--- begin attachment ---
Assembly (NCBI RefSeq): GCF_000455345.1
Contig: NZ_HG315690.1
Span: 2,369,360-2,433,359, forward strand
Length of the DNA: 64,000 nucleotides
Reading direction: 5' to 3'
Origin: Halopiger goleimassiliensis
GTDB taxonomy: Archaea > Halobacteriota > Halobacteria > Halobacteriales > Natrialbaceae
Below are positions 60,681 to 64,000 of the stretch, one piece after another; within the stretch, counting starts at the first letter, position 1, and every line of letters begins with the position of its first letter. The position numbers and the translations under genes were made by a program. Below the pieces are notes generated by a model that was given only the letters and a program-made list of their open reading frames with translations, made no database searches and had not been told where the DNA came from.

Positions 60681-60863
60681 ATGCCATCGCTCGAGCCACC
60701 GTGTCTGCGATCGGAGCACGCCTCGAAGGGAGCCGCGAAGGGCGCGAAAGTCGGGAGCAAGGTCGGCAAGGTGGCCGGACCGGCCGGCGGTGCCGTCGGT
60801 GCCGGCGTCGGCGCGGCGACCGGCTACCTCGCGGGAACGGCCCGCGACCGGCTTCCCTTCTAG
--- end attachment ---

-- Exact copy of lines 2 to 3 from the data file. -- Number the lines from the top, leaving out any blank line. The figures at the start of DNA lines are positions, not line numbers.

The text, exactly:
Contig: NZ_HG315690.1
Span: 2,369,360-2,433,359, forward strand